Alabama could join the other 33 states that have legalized medical marijuana

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FILE – This Monday, May 20, 2019, file photo, shows a marijuana leaf on a plant at a cannabis grow. Louisiana is becoming the first Deep South state to dispense medical marijuana, four years after state lawmakers agreed to give patients access to therapeutic cannabis. (AP Photo/Richard Vogel, File)

MONTGOMERY, Ala. (WIAT) — On Tuesday, the Alabama Medical Cannabis Commission held its first meeting in Montgomery to both study and discuss the health benefits of marijuana.

The commission is chaired by Sen. Tim Melson, R-Florence, and made up of 15 people from the medical, law enforcement and academic fields.

The path to forming the commission was a unique one in Alabama. For years, different bills had been introduced in the Alabama Legislature to either legalize medical marijuana or to decriminalize marijuana possession. During the 2018 session, a bill was introduced by Melson that would have legalized medical marijuana in the state. However, the bill was later retooled to be about forming a commission to study the effects of medical marijuana. The updated bill was eventually passed in the spring.

If approved, Alabama would join 33 states that have already legalized marijuana for medical uses. There are only 11 states that have legalized recreational marijuana.

Over the years, a number of states have made provisions to make marijuana available for medicinal purposes, as opposed to recreational ones. In 1996, California became the first state to legalize medical marijuana. The latest state to legalize medical marijuana was Oklahoma in 2018.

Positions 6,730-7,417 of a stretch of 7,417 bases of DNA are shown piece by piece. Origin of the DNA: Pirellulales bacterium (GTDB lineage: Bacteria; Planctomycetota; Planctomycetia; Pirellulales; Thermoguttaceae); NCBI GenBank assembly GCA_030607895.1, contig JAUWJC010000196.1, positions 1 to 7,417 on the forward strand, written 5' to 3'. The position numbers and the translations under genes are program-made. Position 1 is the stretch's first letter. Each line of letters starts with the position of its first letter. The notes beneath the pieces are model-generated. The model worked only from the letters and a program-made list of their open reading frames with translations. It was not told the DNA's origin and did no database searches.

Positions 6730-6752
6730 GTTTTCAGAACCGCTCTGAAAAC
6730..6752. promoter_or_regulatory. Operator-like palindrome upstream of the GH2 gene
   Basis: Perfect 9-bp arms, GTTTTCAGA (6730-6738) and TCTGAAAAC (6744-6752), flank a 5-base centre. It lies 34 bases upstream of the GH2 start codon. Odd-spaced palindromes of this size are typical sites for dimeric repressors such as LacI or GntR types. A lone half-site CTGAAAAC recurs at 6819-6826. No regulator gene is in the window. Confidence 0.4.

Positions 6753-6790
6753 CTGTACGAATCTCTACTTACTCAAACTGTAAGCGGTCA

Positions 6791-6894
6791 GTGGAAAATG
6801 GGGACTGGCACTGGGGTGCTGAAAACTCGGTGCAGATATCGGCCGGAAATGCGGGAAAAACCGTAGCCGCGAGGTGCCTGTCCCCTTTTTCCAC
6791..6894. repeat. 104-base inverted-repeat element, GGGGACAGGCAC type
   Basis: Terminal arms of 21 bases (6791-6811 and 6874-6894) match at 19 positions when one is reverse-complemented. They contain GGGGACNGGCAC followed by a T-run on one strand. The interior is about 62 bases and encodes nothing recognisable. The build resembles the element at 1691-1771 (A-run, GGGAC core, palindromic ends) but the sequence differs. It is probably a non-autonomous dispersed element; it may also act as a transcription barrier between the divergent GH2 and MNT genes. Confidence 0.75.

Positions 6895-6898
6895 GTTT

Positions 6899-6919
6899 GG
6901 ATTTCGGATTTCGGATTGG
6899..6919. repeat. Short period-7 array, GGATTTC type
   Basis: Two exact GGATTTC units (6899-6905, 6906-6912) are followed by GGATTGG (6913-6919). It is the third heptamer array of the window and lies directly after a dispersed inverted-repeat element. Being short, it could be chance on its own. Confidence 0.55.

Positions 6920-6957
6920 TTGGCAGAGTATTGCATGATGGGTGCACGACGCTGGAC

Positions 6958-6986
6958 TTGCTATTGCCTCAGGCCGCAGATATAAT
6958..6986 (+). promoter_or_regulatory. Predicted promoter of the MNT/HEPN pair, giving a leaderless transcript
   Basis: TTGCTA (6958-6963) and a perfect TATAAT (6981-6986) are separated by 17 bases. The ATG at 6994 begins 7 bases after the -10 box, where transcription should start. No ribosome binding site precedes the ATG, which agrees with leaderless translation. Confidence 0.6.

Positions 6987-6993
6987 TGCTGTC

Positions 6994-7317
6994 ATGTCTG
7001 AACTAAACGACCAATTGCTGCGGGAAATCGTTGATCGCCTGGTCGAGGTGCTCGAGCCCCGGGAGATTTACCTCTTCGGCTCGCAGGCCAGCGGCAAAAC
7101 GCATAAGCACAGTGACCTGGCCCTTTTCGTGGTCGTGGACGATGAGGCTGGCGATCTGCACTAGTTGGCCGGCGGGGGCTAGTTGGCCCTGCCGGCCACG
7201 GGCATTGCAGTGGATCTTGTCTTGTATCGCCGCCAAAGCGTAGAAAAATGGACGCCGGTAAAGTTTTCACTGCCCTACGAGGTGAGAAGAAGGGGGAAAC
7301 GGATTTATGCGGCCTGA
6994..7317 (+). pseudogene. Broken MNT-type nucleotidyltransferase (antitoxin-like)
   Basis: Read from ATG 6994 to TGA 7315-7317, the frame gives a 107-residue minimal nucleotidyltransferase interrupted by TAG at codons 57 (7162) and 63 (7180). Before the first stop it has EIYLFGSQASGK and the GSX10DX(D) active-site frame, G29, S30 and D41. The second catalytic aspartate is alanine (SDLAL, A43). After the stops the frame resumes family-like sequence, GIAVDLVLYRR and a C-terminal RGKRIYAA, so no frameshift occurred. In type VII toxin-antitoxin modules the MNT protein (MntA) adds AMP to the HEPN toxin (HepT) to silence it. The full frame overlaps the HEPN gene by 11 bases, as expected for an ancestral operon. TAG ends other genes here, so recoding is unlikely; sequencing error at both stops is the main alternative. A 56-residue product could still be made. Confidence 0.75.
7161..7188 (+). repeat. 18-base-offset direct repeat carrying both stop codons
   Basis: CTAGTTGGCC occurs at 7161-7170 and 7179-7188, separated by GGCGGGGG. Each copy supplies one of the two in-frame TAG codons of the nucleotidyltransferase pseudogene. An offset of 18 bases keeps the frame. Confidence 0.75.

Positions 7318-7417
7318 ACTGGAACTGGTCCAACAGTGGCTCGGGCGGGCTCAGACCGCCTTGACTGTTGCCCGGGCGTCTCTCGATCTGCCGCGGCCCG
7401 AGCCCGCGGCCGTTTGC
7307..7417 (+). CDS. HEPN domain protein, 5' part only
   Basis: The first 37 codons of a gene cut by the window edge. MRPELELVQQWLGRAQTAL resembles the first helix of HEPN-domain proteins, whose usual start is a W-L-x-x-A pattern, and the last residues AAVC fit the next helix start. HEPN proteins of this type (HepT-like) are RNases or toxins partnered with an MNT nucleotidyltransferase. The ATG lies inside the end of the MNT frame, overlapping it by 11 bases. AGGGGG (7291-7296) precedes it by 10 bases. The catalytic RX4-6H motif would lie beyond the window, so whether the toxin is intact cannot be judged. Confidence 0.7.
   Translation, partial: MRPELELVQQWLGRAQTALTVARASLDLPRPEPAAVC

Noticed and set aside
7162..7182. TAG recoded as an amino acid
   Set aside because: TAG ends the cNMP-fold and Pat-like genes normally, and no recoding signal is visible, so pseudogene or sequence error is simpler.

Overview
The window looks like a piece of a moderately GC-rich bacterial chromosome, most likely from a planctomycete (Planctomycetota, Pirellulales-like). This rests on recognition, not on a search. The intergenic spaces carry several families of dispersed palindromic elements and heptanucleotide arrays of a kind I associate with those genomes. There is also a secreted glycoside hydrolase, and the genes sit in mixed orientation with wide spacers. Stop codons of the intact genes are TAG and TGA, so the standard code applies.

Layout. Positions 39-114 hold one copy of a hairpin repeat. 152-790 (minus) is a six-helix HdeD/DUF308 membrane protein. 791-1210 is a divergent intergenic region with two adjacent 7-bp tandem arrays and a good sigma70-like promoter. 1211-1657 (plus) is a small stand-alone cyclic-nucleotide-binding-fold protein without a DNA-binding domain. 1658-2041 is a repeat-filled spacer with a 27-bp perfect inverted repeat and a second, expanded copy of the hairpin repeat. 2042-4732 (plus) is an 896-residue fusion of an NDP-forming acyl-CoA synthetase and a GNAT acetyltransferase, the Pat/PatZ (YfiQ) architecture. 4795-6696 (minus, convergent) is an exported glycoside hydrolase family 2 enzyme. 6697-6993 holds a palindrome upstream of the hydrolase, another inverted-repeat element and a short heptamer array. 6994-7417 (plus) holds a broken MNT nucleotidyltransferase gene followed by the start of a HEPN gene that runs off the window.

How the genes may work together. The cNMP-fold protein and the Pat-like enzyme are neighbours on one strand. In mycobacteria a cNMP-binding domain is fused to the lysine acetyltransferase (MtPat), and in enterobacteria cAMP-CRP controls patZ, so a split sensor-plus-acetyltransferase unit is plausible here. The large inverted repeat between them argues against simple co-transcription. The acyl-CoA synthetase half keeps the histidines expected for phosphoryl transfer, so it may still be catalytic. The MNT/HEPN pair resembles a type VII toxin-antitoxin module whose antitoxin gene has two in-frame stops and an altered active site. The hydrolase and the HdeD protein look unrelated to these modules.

During the last year, Alabama was one of 14 states, in addition to the U.S. Virgin Islands, to have similar bills pushed in their respective legislatures. The states include Georgia, Iowa, Indiana, Kansas, Kentucky, Mississippi, Nebraska, North Carolina, South Carolina, Tennessee, Texas, Wisconsin and Wyoming. With the exception of the Virgin Islands and Georgia, which allowed in-state access to up to 5% THC cannabis oil, all those bills failed.

Marijuana has been illegal in Alabama since 1931 when Gov. Benjamin Miller signed a bill making it illegal to buy or sell the plant. However,

“Cannabis Indica, or Mariguana is a narcotic, it is claimed, and highly injurious,” according to an article published in the Montgomery Advertiser following passage of the law on February 12, 1931. However, cannabidiol (CBD) oil is legal to purchase in the state, made possible by President Donald Trump after he signed a bill that would remove CBD from the list of federally controlled substances.

Ultimately, the commission will be tasked to come up with ideas in time for another marijuana bill to be introduced during the next legislative session in 2020. The group will have until Dec. 1 to draft the legislation.

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